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From: Reid Sweatman (reids_at_[hidden])
Date: 1999-06-21 14:08:40

I had no intention of shutting out international users when I suggested this
scheme, and really don't have any objection to using digits instead of
spelled-out English numbers. However, it seems a silly bit of
hair-splitting when the rest of the words in the names are English, as are
most of the keywords in the C++ language. For foreign speakers who already
program in C or C++ I can't see that it makes much difference to throw a
couple of more meaningless (for them) English symbols in the mix, especially
since numbers are usually about the first thing anyone learns in a foreign
language. I can still count in four languages, although I only speak
English with any fluency, and can sort of read German. If C++ had been
developed in, say, France, (an example I pick because I have nullary command
of French <g>) I'd be programming in it fluently, accepting the funny
keywords as memorized symbols whose meaning I've acquired, and picking my
own variable and function names in my own language. No problemo. After
all, all the operator notations are either Greek- or Latin-derived, and
those are generally foreign languages to everyone. I'm only familiar with
them because I spent years studying math (and I slept through two years of
Latin in High School <g>). I mean, I have to stop and think to puzzle out
what a "cohomology" is from the word; but I know what the concept behind it
is, so I don't worry about the etymology of the word; it's merely a symbol
attached to a particular referent (or, in computer terms, a key hashed to an
address to a value <g>).

Anyway, where this ramble started was as an attempt to debunk the notion
that it matters whether it's in English or not; I suspect that hard-core
foreign users will just translate the code into their own languages as much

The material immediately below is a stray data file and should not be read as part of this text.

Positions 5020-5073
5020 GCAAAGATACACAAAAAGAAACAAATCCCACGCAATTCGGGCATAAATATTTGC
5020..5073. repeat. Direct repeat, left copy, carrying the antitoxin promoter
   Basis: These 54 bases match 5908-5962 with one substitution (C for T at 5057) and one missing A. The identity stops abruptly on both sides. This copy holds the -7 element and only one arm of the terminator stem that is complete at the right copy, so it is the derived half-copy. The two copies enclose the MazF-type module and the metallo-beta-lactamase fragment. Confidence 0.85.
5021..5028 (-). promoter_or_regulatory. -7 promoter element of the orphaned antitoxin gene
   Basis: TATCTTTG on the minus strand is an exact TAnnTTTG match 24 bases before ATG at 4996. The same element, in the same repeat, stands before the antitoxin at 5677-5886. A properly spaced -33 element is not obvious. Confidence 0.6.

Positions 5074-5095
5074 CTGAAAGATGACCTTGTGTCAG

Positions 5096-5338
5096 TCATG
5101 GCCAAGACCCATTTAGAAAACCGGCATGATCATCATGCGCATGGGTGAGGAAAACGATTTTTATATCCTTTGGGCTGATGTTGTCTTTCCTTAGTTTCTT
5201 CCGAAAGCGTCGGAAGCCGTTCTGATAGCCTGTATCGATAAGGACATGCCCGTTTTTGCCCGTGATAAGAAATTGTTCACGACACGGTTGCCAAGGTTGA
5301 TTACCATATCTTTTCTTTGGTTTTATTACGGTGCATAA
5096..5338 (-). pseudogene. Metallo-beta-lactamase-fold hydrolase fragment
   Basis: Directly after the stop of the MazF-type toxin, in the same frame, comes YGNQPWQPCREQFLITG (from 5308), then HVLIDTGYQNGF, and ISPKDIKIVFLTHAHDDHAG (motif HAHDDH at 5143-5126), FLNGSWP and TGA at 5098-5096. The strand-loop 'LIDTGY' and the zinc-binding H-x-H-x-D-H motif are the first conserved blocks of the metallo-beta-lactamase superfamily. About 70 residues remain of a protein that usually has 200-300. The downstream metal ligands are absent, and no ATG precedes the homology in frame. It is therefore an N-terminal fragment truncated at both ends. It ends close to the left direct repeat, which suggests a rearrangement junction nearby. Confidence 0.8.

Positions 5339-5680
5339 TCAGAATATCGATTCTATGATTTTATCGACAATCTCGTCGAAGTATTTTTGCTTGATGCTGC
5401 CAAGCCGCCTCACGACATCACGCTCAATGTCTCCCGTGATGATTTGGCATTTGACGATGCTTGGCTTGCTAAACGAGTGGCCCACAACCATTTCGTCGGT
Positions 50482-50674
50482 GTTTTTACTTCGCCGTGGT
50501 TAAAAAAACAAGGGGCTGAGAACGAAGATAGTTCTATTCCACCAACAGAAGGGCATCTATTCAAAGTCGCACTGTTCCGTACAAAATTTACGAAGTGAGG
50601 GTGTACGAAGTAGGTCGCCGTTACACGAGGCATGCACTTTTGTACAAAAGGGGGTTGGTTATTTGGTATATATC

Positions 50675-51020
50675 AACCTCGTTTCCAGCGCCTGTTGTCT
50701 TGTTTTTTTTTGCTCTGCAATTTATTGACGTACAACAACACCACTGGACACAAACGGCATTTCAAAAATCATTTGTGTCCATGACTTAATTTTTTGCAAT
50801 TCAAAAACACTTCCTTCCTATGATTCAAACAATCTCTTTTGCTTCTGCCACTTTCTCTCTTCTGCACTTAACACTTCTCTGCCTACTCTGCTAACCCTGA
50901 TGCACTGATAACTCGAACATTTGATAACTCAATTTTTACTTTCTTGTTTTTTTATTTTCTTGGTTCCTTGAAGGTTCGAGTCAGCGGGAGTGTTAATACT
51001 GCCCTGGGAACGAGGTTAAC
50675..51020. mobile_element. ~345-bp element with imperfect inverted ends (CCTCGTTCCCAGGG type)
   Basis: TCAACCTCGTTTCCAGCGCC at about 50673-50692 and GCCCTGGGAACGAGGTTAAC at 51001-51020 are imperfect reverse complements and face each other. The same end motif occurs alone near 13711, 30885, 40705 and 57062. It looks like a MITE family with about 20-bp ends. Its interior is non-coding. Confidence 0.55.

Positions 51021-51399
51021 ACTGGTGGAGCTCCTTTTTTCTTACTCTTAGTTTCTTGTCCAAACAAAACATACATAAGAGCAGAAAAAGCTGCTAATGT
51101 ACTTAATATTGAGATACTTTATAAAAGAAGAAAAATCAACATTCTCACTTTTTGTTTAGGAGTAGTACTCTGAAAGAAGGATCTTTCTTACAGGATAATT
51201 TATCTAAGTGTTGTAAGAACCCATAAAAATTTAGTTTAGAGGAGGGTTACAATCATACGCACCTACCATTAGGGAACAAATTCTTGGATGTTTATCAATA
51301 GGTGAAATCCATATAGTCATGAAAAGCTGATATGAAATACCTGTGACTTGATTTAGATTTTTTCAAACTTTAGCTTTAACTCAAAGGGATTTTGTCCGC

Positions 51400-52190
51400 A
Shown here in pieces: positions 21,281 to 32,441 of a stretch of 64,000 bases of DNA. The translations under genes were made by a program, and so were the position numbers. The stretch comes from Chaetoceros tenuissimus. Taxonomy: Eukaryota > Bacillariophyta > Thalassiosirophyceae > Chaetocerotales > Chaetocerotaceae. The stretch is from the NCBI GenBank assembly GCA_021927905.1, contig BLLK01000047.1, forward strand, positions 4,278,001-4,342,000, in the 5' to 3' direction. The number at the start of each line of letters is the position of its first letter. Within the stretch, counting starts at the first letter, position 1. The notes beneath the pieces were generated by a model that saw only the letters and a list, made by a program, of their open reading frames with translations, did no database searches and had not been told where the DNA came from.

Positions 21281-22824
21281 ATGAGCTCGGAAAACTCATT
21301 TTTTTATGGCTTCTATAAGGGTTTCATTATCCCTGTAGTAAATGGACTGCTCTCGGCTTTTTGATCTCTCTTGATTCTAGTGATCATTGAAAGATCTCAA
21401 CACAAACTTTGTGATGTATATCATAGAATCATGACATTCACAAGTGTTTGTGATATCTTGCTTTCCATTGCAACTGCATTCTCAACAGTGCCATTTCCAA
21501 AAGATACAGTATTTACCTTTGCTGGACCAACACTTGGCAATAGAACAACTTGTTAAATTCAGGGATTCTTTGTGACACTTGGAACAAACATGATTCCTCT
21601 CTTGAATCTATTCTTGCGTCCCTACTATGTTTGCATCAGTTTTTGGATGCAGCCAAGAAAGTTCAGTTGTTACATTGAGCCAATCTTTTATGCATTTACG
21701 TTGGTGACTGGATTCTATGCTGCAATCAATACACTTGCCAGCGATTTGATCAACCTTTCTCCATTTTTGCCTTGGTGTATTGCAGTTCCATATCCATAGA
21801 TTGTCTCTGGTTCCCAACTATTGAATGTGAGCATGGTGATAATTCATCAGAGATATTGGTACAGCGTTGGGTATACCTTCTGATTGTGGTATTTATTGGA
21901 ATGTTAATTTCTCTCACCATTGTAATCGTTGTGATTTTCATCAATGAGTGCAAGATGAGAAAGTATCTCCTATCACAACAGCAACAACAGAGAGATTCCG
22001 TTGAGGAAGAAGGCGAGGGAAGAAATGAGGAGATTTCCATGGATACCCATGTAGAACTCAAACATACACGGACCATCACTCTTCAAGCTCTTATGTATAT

as possible anyway. After all, templates are merely *patterns*; it doesn't
matter what the symbols are. It's all machine op codes at the other end of
the mill.

> -----Original Message-----
> From: Andy Glew [mailto:glew_at_[hidden]]
> Sent: Monday, June 21, 1999 10:42 AM
> To: boost_at_[hidden]
> Subject: [boost] Re: result of compose discussion
> >These names are more "fun"<g>, but I'm unconvinced that
> they're better. The
> >other ones parse like real english.
> When I have defined similar libraries in other programming languages,
> I have been able to say
> '0ary function'
> '1ary function'
> '2ary function'
> etc. - but this was in languages that allow arbitrary
> characters to be in
> names, and are not limited to alphanumeric strings like Algol
> derived languages
> such as C++. (The above are actual names.)
> I would be tempted to say
> _0ary_function
> _1ary_function
> but I think that leading underscores are discouraged by the
> C++ standard.
> I kept trying miscellaneous alphanumeric prefixes, such as
> n_1_ary_function
> n_2_ary_function
> but this seems clumsy.
> However, as for the clumsiness of the postfix form not being
> "English-like"
> function_1_arg
> function_2_arg
> etc., may I remind you that, if this library is successfull,
> many non-English speakers
> will use it? Spelling numbers is silly when digits are
> universally understood.
> --------------------------------------------------------------
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